There are no BAD SHOWS


Ginger 1

That’s a quote from Brenda Sue, who I am honored to know.

Brenda photo

This morning I posted in a Facebook group – B’Sue Boutiques Creative Group -a ‘reality check’ about a show I participated in yesterday.  It was a Spring Home & Garden show sponsored by the Ozarks Board of Realtors. The proceeds from booth rentals benefited several local charities.  That was one reason I wanted to be at the show.  I am also friends with two local realtors who are women I admire.  So, I went in knowing that it probably would not be a great show but I would use the opportunity to test out my new booth setup and network with other vendors.  I was literally the only crafter/artisan there.  And I sold several nice pieces of jewelry and lots of earrings.

Bolivar 2

My reality check post pointed out that I did not have a profit from that show – when you factor in the overhead costs of doing a show (which you absolutely must) and the cost of making the jewelry, I barely broke even.

But that is okay, because as B’Sue says – there are no bad shows!  This show was a great show for me.  I set up the new booth display – moving from purple overload to shabby chic – and figured out what works and what doesn’t.


I networked like crazy!  I had tons of compliments on my jewelry and my display.  And that is a huge plus.  And I loved hearing them.  I have a chance to get two wedding orders.  One of those is a pretty sure thing.  I handed out lots of my beautiful new business cards!   I also scored an awesome tote bag from a friend in exchange for making pendants from two pins – a cute horse and a rhinestone studded accordion.

I did not always believe there were no bad shows!

When I was a decorative painter, hubby & I did 20-22 shows a year!  We had many very successful shows and a few bad shows.  Including a few where we had no sales or only ‘pity’ sales from other crafters.  Most of those shows were bad because the promoters did a terrible job – bad signage, no advertising, etc.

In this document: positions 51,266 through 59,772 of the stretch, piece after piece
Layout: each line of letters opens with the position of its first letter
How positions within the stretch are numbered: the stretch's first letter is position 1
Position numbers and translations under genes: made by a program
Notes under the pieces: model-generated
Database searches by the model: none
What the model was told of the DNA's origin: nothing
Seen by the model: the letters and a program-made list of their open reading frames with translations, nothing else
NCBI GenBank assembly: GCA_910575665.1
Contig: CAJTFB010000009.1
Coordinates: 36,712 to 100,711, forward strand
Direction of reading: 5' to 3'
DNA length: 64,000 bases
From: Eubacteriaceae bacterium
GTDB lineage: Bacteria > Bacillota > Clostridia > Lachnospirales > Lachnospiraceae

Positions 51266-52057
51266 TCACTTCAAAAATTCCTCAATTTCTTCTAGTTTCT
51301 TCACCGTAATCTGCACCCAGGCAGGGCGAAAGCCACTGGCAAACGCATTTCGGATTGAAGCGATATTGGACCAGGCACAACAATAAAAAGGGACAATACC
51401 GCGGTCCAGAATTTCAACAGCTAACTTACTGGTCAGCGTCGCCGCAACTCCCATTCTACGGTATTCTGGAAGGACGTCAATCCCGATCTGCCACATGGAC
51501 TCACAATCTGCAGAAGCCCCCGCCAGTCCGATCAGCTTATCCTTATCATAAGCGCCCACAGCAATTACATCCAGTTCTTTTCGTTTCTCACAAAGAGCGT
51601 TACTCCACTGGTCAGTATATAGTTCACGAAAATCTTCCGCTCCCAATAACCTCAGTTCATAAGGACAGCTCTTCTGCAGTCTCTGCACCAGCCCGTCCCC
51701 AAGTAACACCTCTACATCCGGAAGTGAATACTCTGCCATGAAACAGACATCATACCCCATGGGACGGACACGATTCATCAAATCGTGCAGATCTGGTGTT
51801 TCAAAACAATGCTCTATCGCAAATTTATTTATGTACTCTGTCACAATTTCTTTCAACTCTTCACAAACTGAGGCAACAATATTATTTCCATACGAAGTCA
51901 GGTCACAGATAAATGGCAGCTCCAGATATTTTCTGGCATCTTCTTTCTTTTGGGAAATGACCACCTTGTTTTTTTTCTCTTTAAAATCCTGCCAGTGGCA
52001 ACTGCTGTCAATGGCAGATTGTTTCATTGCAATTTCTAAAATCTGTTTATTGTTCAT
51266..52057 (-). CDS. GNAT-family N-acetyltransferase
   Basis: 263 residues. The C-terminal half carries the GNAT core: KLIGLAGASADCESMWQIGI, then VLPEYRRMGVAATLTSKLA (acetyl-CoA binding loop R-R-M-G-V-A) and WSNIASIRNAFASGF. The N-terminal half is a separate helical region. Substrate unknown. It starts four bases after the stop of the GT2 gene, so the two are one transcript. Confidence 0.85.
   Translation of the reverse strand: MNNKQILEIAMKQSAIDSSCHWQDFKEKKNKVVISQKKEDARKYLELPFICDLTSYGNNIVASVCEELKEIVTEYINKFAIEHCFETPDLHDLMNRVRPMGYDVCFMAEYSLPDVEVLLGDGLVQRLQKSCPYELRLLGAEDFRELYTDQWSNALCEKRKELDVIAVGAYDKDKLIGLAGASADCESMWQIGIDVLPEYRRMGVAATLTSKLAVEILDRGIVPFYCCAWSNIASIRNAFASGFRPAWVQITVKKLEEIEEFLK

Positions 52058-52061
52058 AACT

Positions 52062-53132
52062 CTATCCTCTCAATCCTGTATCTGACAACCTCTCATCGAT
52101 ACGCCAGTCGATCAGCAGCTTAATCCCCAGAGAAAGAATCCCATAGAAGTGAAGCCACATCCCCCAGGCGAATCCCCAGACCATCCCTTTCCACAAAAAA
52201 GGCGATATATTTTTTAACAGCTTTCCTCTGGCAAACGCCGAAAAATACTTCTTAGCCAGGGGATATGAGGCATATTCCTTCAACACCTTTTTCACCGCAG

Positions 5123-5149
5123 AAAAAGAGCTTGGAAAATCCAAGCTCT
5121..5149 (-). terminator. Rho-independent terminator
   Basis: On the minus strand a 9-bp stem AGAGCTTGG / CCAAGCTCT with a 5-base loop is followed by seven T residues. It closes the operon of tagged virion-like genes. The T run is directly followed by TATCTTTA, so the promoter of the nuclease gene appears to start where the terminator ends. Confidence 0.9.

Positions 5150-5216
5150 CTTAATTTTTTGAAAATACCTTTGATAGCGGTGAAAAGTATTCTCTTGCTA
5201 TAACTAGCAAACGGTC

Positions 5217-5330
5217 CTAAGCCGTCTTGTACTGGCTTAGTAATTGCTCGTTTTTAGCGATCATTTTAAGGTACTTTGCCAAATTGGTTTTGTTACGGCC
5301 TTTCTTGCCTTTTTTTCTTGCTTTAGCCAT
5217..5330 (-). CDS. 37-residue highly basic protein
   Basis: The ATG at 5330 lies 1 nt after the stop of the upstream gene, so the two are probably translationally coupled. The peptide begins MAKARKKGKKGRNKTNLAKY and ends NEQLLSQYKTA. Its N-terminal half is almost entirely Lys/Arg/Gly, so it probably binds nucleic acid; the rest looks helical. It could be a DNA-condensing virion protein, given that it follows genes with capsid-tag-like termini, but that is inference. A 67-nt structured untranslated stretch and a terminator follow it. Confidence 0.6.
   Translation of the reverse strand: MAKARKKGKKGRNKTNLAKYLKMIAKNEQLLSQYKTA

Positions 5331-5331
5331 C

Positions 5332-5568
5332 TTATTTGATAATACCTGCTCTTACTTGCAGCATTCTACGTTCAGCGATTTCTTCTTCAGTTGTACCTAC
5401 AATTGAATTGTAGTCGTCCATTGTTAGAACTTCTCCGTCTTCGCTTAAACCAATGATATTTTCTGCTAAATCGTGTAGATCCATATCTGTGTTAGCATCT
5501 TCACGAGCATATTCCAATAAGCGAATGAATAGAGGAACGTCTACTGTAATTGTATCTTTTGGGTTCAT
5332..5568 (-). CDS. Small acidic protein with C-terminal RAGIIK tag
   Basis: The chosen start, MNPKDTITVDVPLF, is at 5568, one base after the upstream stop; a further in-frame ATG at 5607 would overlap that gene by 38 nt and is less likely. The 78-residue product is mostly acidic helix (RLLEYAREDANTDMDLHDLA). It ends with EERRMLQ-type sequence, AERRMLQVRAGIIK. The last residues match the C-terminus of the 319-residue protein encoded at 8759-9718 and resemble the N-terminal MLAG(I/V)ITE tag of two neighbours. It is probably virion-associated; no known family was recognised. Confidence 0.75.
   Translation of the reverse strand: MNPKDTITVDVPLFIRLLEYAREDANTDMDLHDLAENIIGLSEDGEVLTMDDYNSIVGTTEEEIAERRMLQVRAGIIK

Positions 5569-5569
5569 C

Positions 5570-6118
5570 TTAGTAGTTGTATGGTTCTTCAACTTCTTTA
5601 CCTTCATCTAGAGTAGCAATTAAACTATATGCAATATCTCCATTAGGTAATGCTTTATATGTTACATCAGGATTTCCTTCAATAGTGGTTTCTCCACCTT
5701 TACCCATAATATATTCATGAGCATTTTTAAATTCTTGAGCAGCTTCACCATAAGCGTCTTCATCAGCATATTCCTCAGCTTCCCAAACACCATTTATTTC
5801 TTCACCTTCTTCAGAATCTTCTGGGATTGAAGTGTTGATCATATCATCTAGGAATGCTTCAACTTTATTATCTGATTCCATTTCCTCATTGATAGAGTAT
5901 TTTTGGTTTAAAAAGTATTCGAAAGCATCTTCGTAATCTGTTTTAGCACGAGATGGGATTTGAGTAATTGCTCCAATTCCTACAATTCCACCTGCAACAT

Or the weather turned ugly – 70 mph direct wind that took our tent down in the middle of the night and dumped a bunch of jewelry in a lake.

So, What changed my “Tude?”

After a show that did not yield a profit I would spend days with “Why am I doing this?” -“What am I doing wrong?” – etc., etc., etc.  And, honestly, lots of tears – big old pity party!

I was doing some things wrong – I wasn’t spending enough time designing my booth – that ‘branding’ thing.  I was making jewelry I loved – a lot of beadweaving.  That stuff is gorgeous but very labor intensive.  Buyers admire the workmanship but don’t want to pay for the labor. I still love beadweaving it but it is no longer the primary collection in my line.

I fell into assemblage jewelry by chance – stumbled right into the middle of B’Sue’s group.  I have always loved vintage jewelry and the vintage look.  This was my niche and no one in my show area was doing it!  This year is only the second show season where my focus is on assemblage jewelry.  It sold very well last year – even in our small town local shows.